Santosh Payal, Manager for Mobile Data and Broadband Services for Vodafone Fiji Limited will be discussing optimal LTE pricing in his presentation on Day Two of the 9th annual LTE Asia conference taking place on the 23rd-25th September 2014 at the Marina Bay Sands, Singapore. 

Are billing systems keeping pace with changes in how MNOs now charge for data?

Billing vendors are trying to keep up with the phenomenal growth of data and the need to support different charging mechanisms. However, the data market dynamics are such that it makes them hard to cope with these changes and implement them in a short time. The constant billing system updates also comes at a cost, with which most of MNOs are not willing to keep up. We believe the flexibility in billing platforms should be increased, thus enabling MNOs to create their own service/charging logic without going through the pain of frequent investing in billing platforms.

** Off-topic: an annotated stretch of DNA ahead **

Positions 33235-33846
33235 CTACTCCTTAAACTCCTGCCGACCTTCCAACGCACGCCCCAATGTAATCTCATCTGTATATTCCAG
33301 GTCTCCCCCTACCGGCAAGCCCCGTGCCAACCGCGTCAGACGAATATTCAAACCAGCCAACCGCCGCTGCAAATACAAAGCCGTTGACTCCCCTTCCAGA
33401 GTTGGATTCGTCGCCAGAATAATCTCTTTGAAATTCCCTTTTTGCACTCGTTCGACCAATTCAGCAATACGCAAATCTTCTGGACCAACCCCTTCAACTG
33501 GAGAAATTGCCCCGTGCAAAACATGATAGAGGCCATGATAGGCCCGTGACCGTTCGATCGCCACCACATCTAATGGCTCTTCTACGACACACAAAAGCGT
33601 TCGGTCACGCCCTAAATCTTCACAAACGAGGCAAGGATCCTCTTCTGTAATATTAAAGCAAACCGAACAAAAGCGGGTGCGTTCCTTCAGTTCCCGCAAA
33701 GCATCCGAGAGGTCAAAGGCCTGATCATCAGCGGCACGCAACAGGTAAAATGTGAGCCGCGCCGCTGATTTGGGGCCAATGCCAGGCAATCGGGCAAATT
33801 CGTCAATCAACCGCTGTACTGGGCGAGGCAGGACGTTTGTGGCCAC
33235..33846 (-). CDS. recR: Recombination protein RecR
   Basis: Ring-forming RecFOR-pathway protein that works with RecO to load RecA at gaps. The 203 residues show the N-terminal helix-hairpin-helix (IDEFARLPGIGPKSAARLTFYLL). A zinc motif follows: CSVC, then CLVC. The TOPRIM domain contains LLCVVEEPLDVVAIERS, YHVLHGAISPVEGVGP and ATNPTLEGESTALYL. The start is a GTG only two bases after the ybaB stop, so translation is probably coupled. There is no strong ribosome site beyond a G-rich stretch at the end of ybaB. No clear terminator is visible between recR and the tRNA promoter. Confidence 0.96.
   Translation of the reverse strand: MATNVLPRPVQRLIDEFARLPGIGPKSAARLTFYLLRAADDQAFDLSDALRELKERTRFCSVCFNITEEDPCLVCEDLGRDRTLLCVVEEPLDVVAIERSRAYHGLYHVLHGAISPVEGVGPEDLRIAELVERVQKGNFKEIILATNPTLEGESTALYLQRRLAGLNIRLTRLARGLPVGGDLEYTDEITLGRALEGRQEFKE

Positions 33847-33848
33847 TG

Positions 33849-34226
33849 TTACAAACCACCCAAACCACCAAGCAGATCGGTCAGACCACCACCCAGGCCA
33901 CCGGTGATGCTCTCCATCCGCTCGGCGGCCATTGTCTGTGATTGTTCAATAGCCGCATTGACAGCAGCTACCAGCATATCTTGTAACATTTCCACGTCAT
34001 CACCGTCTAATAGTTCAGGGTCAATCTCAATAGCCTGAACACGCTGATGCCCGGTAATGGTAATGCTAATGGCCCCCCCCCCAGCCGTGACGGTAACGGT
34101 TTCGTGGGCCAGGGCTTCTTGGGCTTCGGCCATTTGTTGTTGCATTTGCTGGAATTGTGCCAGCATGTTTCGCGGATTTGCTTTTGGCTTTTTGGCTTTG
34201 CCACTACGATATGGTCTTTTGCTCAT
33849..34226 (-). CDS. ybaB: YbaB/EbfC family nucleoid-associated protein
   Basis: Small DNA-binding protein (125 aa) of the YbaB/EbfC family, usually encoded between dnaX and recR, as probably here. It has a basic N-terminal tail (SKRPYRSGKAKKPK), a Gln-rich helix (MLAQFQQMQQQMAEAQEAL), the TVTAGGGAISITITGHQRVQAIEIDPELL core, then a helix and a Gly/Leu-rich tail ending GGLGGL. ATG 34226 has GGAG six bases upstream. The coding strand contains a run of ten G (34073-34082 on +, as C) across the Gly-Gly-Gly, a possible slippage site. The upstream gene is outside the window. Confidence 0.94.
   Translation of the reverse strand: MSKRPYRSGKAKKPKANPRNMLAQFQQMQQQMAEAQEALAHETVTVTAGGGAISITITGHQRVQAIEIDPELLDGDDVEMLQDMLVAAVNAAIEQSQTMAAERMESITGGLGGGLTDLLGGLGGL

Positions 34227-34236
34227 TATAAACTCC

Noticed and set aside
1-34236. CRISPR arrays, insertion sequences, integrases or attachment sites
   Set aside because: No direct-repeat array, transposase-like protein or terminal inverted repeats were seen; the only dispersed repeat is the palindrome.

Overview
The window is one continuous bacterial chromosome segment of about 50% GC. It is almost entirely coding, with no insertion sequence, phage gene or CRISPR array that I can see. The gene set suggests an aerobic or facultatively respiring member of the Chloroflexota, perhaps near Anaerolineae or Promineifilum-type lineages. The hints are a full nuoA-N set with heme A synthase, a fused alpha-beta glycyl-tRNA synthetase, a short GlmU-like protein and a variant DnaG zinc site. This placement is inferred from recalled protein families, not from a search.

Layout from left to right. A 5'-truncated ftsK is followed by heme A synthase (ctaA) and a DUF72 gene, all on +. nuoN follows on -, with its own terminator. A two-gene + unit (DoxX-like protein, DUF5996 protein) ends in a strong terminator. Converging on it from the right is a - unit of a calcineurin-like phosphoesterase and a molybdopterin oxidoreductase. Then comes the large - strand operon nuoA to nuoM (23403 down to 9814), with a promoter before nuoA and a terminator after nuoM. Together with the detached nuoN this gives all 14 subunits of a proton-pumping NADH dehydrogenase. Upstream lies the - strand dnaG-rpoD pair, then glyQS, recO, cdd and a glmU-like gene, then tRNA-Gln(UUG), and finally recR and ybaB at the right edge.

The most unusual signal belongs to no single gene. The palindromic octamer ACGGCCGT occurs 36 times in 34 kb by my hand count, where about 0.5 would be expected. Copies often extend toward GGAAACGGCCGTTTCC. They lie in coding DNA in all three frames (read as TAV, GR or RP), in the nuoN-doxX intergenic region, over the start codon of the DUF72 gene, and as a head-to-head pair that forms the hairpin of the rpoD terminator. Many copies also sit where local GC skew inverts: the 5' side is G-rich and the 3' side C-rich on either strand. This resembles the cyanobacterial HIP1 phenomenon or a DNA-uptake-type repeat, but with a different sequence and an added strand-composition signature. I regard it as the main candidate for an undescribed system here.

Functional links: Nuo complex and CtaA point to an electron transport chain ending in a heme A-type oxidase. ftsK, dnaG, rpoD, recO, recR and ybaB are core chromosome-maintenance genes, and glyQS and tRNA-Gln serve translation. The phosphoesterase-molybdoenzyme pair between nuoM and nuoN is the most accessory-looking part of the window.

Senior Manager LE Mobile Pre & Post-Paid Marketing Commercial, Du: “It is of utmost necessity to have a continuous program of analysing your market and offering customized packages accordingly.”

Lee Lin Liew, Senior Manager LE Mobile Pre & Post-Paid Marketing Commercial, Du

Lee Lin Liew, Senior Manager LE Mobile Pre & Post-Paid Marketing Commercial, Du

Keeping ahead of your customers’ needs is important for an operator that wants to stay ahead of the market. Find out more about this from Lee Lin Liew, Senior Manager LE Mobile Pre & Post-Paid Marketing Commercial, Du, who is a discussion leader at the Operator Mind Share 2014, taking place at the LTE World Summit on the 23rd June 2014, at the Amsterdam RAI, Netherlands.